The saddest part is is that it could have been a fantastically creepy look at the urban legend and the way the internet has the power to create and destroy. But writer Birke’s script is plainly straightforward, a simple supernatural chase story. It doesn’t plumb the depths of what might make the legend scary, so the film isn’t scary at all. What’s truly terrifying is the vulnerability of young susceptible minds exposed to all manner of folklore and fake news online, how suggestion can inspire outlandish fantasies and even violent action. A theme the film just brushes by with increasingly hysterical Wren, but then falls back repeatedly on the ghost story, staying firmly in the realm of paranormal horror, where the scares are increasingly stale. The horror of the character has always been more of a Lovecraftian phenomenon, the terror of a viral being infecting the mind to the point where it’s no longer capable of perceiving the evil that’s overtaken it.
But director Sylvain White brings nothing particularly new to the table. Instead, the audience is presented what is largely a pastiche of tired horror trends, stiched together into a feature film, where the atmosphere is pretty much limited to dark and foggy forests, dark and foggy rooms, and dark and foggy cinematography. The context and background of the legend makes the character ripe for commentary, be it mental illness, teenage angst, fixations, or obsession with social media, but the film explores none of these. There are hints at how exposure to he slowly drives those who summon him insane, but the script is uninterested in the urban lore of the monster and instead just goes after a generic PG-13 teen horror film.
But when there aren’t any rules for what you’re supposed to be afraid of, there is almost literally nothing scary or tense that happens. Every attempt at tension seems to be derived from a video call coming from an unknown number. Seriously, who the hell answers a phone call anymore, let alone a video call from an unknown number? The film is overloaded with clichés, jump scares complete with loud-to-silent music drop-offs, and mounds of expository information delivered through the faithful horror-film-trope of scary-web-searching-followed-by-frantic-link-clicking. Sure, the “did you see that” hidden fright is part of his meme appeal, but director Sylvain White never gets the right handle on how to mine that for horror shocks.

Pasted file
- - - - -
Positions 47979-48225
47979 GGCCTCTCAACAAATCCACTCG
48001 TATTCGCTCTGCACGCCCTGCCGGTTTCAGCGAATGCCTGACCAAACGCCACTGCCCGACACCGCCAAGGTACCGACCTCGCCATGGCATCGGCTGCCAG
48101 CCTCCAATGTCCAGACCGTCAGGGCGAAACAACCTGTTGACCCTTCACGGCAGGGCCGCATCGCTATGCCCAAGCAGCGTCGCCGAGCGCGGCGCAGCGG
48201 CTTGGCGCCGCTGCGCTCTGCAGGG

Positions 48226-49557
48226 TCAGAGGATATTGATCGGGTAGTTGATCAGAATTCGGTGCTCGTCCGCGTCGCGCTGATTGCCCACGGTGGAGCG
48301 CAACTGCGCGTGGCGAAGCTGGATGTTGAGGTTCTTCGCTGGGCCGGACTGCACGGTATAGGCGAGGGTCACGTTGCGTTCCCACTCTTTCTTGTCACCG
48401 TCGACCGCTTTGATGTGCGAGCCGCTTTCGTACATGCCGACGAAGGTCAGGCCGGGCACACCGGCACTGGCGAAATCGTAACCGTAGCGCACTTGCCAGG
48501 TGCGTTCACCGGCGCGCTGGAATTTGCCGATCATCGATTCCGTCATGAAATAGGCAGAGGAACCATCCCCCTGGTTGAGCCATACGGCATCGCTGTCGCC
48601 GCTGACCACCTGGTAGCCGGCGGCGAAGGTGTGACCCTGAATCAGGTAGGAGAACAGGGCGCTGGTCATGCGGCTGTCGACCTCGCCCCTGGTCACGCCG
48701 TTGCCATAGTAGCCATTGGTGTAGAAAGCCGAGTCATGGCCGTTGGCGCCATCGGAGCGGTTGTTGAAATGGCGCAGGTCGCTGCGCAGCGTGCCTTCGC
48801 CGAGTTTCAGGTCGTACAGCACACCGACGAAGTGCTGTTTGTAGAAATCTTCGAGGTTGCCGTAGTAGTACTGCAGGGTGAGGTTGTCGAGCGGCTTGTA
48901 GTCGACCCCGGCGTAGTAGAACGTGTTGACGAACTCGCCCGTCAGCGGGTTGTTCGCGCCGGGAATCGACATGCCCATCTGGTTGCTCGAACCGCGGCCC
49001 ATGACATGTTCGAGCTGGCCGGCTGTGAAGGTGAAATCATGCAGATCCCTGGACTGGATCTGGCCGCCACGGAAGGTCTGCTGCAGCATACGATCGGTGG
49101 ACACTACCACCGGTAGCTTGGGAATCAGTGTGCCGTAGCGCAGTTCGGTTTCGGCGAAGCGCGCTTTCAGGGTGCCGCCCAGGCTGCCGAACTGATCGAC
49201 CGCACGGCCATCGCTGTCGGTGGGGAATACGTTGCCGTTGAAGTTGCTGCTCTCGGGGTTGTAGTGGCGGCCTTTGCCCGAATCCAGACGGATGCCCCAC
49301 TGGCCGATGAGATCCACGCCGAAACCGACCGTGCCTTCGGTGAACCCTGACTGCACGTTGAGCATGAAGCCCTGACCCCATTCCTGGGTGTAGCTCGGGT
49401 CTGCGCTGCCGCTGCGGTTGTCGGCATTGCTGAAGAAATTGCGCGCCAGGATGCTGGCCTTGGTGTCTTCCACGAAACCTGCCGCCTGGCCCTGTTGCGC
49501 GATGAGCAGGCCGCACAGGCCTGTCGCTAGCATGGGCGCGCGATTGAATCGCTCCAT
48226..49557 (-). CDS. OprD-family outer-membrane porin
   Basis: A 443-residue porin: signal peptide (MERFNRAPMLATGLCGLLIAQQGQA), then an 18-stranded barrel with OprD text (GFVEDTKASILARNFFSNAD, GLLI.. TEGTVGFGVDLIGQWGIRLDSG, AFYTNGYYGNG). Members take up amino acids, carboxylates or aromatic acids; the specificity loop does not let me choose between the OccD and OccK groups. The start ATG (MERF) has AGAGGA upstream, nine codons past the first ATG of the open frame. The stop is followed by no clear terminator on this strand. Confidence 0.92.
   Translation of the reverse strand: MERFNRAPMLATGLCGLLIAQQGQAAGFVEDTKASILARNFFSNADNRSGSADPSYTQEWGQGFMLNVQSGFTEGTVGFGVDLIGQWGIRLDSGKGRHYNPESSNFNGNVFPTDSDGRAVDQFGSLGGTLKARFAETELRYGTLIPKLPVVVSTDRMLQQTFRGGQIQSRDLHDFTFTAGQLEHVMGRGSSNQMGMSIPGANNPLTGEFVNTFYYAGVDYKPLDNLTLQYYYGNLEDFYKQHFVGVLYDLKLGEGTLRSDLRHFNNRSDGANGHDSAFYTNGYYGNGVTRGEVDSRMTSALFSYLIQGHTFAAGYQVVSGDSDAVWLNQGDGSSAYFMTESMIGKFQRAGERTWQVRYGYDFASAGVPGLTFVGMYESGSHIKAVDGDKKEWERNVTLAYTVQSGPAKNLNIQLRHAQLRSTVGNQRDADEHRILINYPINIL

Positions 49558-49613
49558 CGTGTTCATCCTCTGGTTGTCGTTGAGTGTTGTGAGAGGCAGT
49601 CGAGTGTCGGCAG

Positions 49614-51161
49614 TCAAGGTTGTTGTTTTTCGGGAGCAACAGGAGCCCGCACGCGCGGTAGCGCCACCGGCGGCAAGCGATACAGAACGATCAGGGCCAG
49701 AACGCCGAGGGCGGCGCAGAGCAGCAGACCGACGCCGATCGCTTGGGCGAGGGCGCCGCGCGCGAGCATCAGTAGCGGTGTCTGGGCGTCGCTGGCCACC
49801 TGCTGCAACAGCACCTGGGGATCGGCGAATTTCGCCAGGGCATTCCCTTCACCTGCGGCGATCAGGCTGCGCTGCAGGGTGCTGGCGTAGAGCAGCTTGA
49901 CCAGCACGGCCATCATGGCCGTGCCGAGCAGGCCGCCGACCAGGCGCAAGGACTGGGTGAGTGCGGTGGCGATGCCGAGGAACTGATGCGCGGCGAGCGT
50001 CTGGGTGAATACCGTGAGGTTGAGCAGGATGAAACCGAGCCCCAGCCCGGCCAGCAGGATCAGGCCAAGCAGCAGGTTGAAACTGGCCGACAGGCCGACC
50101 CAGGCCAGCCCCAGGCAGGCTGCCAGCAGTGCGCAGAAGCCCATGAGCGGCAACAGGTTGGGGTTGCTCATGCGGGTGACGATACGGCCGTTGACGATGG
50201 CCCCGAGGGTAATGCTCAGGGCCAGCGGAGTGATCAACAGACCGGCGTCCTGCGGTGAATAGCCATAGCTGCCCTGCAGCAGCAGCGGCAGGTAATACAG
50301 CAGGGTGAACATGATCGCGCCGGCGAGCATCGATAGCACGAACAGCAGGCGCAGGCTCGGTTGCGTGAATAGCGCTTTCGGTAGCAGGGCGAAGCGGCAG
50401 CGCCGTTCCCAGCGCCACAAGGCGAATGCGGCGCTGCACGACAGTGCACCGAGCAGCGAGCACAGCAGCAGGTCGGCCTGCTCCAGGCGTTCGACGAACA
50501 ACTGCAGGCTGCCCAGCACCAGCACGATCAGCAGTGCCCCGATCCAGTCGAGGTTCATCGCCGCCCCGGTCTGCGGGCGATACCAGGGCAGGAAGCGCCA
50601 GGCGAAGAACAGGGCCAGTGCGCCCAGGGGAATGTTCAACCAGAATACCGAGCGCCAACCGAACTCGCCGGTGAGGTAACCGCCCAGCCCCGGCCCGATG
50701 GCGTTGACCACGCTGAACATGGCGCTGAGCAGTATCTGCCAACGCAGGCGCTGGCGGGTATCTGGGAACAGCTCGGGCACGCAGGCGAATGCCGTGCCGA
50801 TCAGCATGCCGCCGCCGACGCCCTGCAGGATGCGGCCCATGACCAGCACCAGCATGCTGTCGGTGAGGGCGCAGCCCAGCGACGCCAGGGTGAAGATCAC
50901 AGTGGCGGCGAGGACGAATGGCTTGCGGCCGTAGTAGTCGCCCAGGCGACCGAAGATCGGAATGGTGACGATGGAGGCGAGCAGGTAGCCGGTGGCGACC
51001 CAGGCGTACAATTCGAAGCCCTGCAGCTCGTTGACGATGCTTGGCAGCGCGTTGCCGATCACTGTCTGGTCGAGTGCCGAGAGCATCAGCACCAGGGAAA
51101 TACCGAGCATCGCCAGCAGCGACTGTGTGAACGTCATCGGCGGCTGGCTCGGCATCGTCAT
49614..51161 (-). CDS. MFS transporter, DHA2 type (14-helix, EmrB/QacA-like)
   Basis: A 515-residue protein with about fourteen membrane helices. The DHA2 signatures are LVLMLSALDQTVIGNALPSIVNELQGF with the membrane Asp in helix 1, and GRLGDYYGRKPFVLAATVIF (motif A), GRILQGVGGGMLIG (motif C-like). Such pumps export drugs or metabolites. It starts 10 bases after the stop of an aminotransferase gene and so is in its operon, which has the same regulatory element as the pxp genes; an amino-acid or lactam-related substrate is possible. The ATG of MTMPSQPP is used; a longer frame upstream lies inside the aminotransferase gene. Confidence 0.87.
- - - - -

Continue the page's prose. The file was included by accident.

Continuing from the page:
What made Beware the Slenderman so horrifying is that it could have happened anywhere, to anyone, if their child was able to access the corners of the internet where the legend lurks. It tackled the power of belief, asked the question of whether the internet is dangerous, and inspired true terror through the real-life tragedy that occurred. It was painful without being exploitative. Nearly all of the best realizations that the characters come to about the mysterious figure stalking them in Sony’s film are already explored in the documentary; most of the beats, such as comparing the character to a virus or to the Pied Piper, were all points that were made in the documentary. The only twist is the fact that he is very much a real figure in this fictional world, and honestly, that only makes it less scary.
Even worse is our main protagonist, Hallie, who looks bored for the first half of the film, but suddenly becomes very unlikable in the second half. For example, as soon as things get difficult she straight up abandons the rest of her friends. Why is she our protagonist? Wren should have been the main character. At least she was interesting to watch, while Hallie was just awful. There are also some subplots which never get resolved and seem straight up abandoned. For whatever reason, they were cut out and the stories involving Chloe and Tom (Alex Fitzalan) are just dropped from the narrative without any real explanation.
The only compliment I have for the film is there are exactly three mildly creepy sequences. One includes the scene where they are watching the videos about the character, which I’ve seen myself and have always found mildly creepy, one brief vision with some decent imagery, and the third act has one creepy visual that actually works. But that is all I’ve got in the positive section. For a film like this you only feel bad for its protagonists, as young actresses Joey King, Julia Goldani Telles, Jaz Sinclair, and Annalise Basso, clearly deserved better, here they just ham all over the film. On the whole, ‘Slender Man’ is a colossal failure as a horror film, which despite attempts to create a new horror icon ends up just riddling itself in clichés and little resolution.
Directed – Sylvain White
Rated – PG13
Run Time – 93 minutes